Light from outside our galaxy brighter than expected

Study led by RIT scientists uses data taken by LORRI on NASA’s New Horizons mission.


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The cosmic optical background (COB) — the sum of light emitted by stars beyond the Milky Way over the universe’s history. If the COB brightness is different from the known light from galaxies, it suggests that there may be other optical light sources in the universe.

Earlier this year, an independent team of scientists reported the COB was twice as large as initially believed.

Those results were no fluke, as corroborated using a much broader set of LORRI observations in the new study by Symons, RIT Associate Professor Michael Zemcov, and researchers at the Jet Propulsion Laboratory at Caltech, UC Irvine, UC Berkeley, and Johns Hopkins University.

In the new study, scientists analyzed hundreds of images of background light taken by the Long-Range Reconnaissance Imager (LORRI) on NASA’s New Horizons mission to calculate the cosmic optical background (COB). They found new measurements showing that the light emitted by stars outside our galaxy is two to three times brighter than the light from known populations of galaxies.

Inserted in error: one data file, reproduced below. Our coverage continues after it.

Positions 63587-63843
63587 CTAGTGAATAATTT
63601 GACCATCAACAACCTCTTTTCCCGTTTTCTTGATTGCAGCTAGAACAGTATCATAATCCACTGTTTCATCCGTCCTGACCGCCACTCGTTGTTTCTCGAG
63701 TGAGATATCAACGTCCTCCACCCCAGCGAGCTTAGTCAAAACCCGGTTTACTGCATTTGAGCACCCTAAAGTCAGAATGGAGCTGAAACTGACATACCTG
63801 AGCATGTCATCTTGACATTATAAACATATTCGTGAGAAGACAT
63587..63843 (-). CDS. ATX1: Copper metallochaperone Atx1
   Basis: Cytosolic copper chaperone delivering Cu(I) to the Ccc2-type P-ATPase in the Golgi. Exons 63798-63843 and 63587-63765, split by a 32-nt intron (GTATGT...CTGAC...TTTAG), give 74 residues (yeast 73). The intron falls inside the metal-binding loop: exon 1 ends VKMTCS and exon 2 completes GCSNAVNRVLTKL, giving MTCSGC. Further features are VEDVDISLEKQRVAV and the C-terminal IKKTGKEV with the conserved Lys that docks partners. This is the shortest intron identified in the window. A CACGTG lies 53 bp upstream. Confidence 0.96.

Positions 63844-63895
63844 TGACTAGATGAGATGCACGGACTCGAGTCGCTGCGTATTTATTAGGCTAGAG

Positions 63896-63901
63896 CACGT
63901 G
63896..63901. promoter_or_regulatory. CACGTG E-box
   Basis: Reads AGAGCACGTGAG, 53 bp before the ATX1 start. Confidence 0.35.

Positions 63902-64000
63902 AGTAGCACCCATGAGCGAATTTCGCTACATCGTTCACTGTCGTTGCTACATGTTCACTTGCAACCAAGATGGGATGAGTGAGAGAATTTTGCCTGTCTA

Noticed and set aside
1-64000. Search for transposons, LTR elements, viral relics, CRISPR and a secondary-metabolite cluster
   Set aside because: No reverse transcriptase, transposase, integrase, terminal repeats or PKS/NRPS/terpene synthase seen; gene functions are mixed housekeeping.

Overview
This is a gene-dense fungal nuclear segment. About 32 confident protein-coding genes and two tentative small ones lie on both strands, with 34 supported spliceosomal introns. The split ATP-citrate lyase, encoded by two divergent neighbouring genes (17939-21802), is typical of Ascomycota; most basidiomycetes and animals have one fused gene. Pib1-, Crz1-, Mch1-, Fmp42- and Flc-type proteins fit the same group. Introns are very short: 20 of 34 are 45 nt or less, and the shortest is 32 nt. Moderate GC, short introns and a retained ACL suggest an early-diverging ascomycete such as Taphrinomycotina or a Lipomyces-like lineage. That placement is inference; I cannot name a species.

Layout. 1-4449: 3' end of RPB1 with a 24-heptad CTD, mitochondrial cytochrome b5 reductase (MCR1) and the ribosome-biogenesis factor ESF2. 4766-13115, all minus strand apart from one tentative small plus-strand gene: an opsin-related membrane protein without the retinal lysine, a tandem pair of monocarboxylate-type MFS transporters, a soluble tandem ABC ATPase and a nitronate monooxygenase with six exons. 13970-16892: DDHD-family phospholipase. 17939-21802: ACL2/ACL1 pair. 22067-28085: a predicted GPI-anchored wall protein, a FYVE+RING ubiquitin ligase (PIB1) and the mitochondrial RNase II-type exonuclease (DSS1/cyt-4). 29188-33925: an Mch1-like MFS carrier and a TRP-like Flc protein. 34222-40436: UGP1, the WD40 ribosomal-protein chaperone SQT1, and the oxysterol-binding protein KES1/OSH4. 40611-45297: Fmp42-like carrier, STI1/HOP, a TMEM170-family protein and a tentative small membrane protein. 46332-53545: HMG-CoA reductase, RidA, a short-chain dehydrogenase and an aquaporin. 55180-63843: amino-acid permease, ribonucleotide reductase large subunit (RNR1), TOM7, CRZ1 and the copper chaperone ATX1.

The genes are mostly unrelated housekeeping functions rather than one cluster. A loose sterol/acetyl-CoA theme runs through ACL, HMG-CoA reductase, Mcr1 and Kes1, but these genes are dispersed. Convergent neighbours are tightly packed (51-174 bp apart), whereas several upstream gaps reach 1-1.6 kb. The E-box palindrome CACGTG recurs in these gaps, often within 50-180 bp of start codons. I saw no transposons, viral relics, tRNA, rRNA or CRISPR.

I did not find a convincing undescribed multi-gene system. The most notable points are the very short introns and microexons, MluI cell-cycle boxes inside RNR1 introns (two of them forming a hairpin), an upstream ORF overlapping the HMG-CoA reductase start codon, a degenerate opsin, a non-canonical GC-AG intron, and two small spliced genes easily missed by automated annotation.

The study challenges assumptions about the number and environment of stars in the universe.

Teresa Symons ’22 Ph.D. (astrophysical sciences and technology), who led the study for her dissertation and is now a postdoctoral researcher at the University of California Irvine, said, “We see more light than we should see based on the populations of galaxies that we understand to exist and how much light we estimate they should produce. Determining what produces that light could change our understanding of how the universe formed over time.”

Dust between the planets makes it challenging to measure the COB unobscured from Earth. Still, the New Horizons mission is at the frontier of our solar system, where this foreground is low, and offers a much clearer picture for this type of investigation. The scientists hope new missions and tools can be created to investigate the discrepancy better.

Zemcov said“This has gotten to the point where it’s an actual mystery that needs to be solved. I hope that some of the experiments we’re involved in here at RIT, including CIBER-2 and SPHEREx, can help us resolve the discrepancy.”

The study results led by scientists at Rochester Institute of Technology have been posted to ArXiv and accepted for publication in The Astrophysical Journal.